The scope and scale of fraud are daunting for cash-strapped enforcers. With its ‘tiny’ budget and chequered history of prosecutions, Katharine Freeland asks, can the Serious Fraud Office turn the tide?

The low down

Fraud trials in England and Wales are notoriously difficult to prosecute. Enforcement agencies are underfunded, jurors are baffled by the complexities of financial crime and disclosure obligations are difficult to fulfil in our age of digital communication. Unlike the US – often held up as an example – the UK has a complex regime and fewer prosecutorial powers to cut a deal with whistleblowers. Yet things might be looking up. The SFO acquired a new director in September, a senior police officer who is increasing the pressure on smaller domestic crimes. Guidance on a legislative change introducing a statutory ‘failure to prevent’ offence for fraud will soon be in force. A review of the data-heavy disclosure process also bodes well.

There is a growing urgency for government to take effective action on fraud, whether committed by individuals or by businesses. With the proliferation of online fraudsters, individuals risk the loss of retirement savings, while rogue corporate behaviour tarnishes the UK’s reputation as a safe place to do business.

Fraud accounts for 40% of crime committed against individuals in England and Wales, making it the most common type of crime, according to the Office for National Statistics. And in the absence of urgent action, that figure is set to rise.

Between April 2022 and March 2023 there were an estimated 3.5 million incidents of fraud nationwide, 80% of which were cyber-related. The real figure could be far higher, as it is estimated that only 13% of cases are reported to the national reporting centre, Action Fraud, or the police (according to the Crime Survey for England and Wales).

Serious Fraud Office

Public confidence has been shaken by a dearth of successful prosecutions and accusations of mishandling by the main government prosecutorial agency responsible for tackling high-level fraud and related offences: the Serious Fraud Office. A 2023 report by the right-leaning Institute of Economic Affairs drew attention to a litany of ‘spectacular’ prosecutorial failures, calling the SFO ‘mistake prone’ with ‘too many instances of inappropriate or unprofessional behaviour’. The report called for reforms that included the abolition of jury trials and of the SFO itself.

In March 2023 the SFO’s 10-year investigation of three former G4S employees accused of defrauding the Ministry of Justice over a prisoner-tagging contract collapsed; the prosecution barrister declining to offer evidence against the accused because it was ‘no longer in the public interest’. The trial followed a deferred prosecution agreement (DPA) between the SFO and G4S in 2020, which required G4S to pay a financial penalty of £38.5m and the SFO’s £5.9m costs. The MoJ received £121.3m in a civil settlement in 2014.

The collapse of the G4S trial was not an outlier. The successful prosecution of individuals following a DPA is rare, with only one achieved in the 10 years since DPAs were introduced.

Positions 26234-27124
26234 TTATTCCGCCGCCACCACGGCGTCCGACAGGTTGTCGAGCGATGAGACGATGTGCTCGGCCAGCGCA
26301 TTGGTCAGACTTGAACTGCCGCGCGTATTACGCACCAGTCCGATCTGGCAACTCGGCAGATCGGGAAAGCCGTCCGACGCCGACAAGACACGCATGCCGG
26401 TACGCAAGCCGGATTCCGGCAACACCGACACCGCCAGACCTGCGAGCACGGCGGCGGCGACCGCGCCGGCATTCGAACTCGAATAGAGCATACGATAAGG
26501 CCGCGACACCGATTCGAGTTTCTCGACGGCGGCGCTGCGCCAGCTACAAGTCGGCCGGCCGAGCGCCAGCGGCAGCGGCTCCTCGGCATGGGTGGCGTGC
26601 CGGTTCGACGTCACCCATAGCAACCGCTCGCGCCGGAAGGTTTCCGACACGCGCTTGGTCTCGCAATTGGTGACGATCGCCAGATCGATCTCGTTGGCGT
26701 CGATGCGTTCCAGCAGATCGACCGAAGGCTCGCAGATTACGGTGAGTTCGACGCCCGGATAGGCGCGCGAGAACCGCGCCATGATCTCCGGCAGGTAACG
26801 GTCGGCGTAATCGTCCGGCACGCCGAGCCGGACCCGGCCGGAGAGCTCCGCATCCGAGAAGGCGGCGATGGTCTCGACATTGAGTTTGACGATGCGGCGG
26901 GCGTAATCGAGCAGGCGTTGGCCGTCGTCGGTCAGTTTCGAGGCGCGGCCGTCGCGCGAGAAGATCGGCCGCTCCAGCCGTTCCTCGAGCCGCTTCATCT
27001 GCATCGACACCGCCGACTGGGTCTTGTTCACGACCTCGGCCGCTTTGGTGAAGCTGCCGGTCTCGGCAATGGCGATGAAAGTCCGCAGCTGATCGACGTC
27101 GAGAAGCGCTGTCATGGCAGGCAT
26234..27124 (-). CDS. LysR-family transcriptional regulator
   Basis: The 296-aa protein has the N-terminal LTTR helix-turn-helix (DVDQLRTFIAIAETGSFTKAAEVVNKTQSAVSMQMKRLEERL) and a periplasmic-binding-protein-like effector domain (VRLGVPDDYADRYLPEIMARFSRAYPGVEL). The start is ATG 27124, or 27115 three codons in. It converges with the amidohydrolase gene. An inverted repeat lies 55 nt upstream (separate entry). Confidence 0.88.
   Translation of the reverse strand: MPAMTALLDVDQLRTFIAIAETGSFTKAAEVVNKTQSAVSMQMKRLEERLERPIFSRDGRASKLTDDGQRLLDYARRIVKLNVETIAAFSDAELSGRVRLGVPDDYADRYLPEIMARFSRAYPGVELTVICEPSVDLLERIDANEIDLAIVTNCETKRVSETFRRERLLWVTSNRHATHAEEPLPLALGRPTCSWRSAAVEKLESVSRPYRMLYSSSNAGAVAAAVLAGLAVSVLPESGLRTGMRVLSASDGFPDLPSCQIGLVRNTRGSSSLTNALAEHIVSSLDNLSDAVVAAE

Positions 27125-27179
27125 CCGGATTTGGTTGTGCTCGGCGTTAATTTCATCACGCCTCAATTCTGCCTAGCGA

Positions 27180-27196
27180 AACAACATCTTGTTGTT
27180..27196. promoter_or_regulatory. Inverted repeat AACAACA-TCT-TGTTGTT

New direction

Although large-scale prosecutions of corporates and their staff hit the headlines, lower-level frauds also have devastating consequences. Unlike his predecessor Lisa Osofsky, a former FBI lawyer, the new SFO director Nick Ephgrave has a law enforcement background as former assistant commissioner of the Metropolitan Police.

In his introductory speech at the Royal United Services Institute in February, Ephgrave set out his concerns over the prevalence of fraud targeting and harming individuals. The SFO’s recent announcements – the conviction of an investment manager over a £100m no win, no fee fraud, and arrests in Merseyside and Greater Manchester relating to a suspected £140m property fraud – indicate a turn towards UK-focused cases.

Christine Braamskamp, London managing partner at Jenner & Block, says: ‘The SFO will want to get back on its feet… initially focusing on national issues rather than big, complex, global prosecutions. That may give it some quick successes. This would help to raise morale and should encourage staff retention.’

Ephgrave was clear that big business remains in the SFO’s sights and soon the agency will have more tools at its disposal. The Economic Crime and Corporate Transparency Act 2023 (ECCTA) introduces a new ‘failure to prevent’ offence for fraud, expected to come into effect in early 2025. This creates a trio of ‘failure to prevent’ statutory offences available to prosecuting authorities; with the other two targeting bribery, and the facilitation of tax evasion. Lawyers are awaiting government guidance on the ‘reasonable prevention procedures’ which would constitute a defence. For many companies, that will also be the cue to review existing fraud controls.

‘Clients have implemented a suite of compliance measures to cover bribery and anti-money laundering, because of the strict legislation and defence available to them at least in relation to the “failure to prevent” offence,’ says Ian Hargreaves, a white-collar and fraud partner at Covington’s London office. ‘They have not necessarily been focused on fraud compliance, which is an altogether bigger and more complex beast to control.’